Excerpts from Ethical Landmines: Watch Your Step, Economist, Feb. 15, 2020

10 Million Land Mines

In June 2014, the American ambassador to Mozambique, Douglas M. Griffiths, speaking on behalf of an American observer delegation at the conference of The Convention on the Prohibition of the Use, Stockpiling, Production and Transfer of Anti-Personnel Mines and on Their Destruction announced that the United States would no longer produce or acquire antipersonnel land mines or replace old ones that expire, which will have the practical effect of reducing the estimated 10 million mines in the American stockpile. Mr. Griffiths also said the United States was “diligently pursuing solutions that would be compliant with the convention and that would ultimately allow us to accede to the convention.”
While he gave no date, the language was still the first explicit commitment that the United States intended to sign the treaty.

“With this announcement, the U.S. has changed its mine ban stance and has laid the foundation for accession to the treaty,” said Stephen Goose, the executive director of the arms division at Human Rights Watch…. “No target date has been set for accession by the U.S., and no final decision has been made on whether to join the treaty,” he said. “The U.S. is reserving the right to use its 10 million antipersonnel mines anywhere in the world until the mines expire.”....Other disarmament advocates were equally pointed in their criticism. Daryl G. Kimball, the executive director of the Arms Control Association in Washington, expressed concern about the absence of a timetable to destroy the stockpile. Without that, the announcement would have little practical effect “for many, many years to come.”…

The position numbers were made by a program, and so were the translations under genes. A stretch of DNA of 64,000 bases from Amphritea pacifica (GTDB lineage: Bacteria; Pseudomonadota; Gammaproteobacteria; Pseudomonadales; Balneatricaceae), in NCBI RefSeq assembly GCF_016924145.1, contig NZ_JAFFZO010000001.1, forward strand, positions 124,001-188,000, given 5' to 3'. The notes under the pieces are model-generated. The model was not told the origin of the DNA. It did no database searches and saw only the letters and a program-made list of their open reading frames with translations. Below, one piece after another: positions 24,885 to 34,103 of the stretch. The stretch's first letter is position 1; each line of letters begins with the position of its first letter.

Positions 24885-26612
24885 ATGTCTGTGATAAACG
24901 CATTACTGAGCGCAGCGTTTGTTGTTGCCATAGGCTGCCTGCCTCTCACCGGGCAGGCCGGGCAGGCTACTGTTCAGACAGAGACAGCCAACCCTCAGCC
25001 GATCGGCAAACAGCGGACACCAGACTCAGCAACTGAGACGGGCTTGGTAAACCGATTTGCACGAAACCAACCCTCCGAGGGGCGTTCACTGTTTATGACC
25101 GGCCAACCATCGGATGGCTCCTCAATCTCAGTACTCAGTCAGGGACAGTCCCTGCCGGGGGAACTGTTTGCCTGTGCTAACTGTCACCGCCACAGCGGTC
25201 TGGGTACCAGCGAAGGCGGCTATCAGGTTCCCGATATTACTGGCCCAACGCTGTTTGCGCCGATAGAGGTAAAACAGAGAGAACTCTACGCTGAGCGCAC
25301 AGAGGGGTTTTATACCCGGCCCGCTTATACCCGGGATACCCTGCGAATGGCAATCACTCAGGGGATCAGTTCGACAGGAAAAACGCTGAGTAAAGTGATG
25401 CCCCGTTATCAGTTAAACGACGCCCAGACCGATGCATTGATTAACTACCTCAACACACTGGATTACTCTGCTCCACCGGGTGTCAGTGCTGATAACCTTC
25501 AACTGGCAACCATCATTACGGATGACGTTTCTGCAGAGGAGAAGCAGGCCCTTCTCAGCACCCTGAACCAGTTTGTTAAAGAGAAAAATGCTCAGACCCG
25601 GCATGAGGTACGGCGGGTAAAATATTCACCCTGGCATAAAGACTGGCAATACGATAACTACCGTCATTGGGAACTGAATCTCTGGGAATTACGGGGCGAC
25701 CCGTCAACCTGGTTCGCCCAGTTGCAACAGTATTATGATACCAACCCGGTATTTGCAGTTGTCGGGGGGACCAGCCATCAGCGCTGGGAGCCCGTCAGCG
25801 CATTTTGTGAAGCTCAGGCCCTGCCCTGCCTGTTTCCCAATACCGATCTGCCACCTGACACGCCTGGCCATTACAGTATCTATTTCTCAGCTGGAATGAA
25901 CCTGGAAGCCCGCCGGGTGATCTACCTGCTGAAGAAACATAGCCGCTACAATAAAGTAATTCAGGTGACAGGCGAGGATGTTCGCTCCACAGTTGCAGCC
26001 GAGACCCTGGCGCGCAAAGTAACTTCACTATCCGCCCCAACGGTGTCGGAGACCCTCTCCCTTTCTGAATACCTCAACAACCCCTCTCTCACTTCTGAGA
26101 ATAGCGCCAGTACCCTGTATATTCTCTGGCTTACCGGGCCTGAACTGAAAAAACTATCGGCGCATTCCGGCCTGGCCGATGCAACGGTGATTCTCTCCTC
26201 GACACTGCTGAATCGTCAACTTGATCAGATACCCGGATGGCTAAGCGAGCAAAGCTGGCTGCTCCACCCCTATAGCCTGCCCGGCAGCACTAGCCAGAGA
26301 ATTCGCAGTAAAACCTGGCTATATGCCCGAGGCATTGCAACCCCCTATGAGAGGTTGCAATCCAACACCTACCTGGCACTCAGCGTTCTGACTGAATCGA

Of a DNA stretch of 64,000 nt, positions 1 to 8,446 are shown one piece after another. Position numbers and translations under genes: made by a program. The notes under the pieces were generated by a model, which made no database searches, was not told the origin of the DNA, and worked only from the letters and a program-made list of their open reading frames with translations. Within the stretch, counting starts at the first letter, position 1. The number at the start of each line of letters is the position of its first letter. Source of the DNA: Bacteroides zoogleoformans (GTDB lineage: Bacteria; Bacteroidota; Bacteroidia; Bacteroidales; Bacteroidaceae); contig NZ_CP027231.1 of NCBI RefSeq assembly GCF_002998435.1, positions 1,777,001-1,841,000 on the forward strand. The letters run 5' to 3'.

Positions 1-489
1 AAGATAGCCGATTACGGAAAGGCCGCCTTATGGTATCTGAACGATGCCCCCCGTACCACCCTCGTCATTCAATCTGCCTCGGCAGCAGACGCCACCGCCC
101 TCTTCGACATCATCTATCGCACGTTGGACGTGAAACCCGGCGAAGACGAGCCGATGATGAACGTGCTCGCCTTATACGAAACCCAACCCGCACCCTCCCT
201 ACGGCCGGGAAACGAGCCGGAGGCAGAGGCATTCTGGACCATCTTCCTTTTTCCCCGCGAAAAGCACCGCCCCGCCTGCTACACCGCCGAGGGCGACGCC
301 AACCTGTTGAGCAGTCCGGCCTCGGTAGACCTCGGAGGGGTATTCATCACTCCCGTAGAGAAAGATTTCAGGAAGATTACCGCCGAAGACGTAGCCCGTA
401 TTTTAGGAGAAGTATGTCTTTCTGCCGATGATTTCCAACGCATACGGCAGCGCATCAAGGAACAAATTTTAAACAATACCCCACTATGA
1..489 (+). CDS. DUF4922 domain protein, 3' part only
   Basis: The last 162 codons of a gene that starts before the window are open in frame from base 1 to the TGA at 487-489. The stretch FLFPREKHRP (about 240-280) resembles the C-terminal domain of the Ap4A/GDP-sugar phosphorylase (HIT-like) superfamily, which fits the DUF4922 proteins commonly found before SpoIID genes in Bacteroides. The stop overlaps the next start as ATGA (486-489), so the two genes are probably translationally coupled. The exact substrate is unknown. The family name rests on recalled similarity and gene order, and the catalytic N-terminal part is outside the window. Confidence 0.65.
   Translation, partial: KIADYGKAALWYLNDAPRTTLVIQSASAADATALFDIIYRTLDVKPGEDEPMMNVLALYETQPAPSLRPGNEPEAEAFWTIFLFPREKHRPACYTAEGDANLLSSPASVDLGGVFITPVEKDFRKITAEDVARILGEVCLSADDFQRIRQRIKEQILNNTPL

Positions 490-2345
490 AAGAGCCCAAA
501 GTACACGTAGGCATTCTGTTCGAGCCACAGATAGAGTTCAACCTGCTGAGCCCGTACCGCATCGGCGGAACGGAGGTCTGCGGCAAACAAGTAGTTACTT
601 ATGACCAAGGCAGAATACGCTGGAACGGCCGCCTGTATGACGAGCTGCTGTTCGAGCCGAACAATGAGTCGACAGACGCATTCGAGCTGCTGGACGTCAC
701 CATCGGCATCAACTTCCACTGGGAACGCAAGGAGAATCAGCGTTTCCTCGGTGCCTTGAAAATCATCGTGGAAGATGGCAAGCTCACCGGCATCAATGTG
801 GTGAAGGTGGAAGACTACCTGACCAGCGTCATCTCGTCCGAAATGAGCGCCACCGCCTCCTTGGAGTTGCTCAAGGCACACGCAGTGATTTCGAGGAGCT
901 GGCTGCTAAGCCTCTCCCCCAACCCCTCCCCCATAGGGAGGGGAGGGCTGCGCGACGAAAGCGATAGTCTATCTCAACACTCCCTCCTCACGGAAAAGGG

The United States is researching ways to replicate the strategic value of antipersonnel land mines without their collateral damage…American defense officials have argued that these weapons have an important purpose — in deterring ground invasions, for example — and that the United States would put itself at a disadvantage by renouncing them. A number of potential American adversaries — notably Russia, China and Iran — have not signed the treaty….

The Pentagon’s main objection to the treaty focuses on American difficulties defending South Korea from North Korea. The Demilitarized Zone between them is filled with land mines — periodically they detonate, as animals step on them — and they are considered a central element of South Korea’s first-line defense against a North Korean invasion.  But to destroy Seoul, the South Korean capital, the North does not need a land invasion: Its artillery could wreak great damage. So advocates of signing the treaty have argued that the mines along the zone are an outdated Cold War relic.

Excerpts, RICK GLADSTONE, U.S. Lays Groundwork to Reduce Land Mines and Join Global Treaty, NY Times, June 27, 2014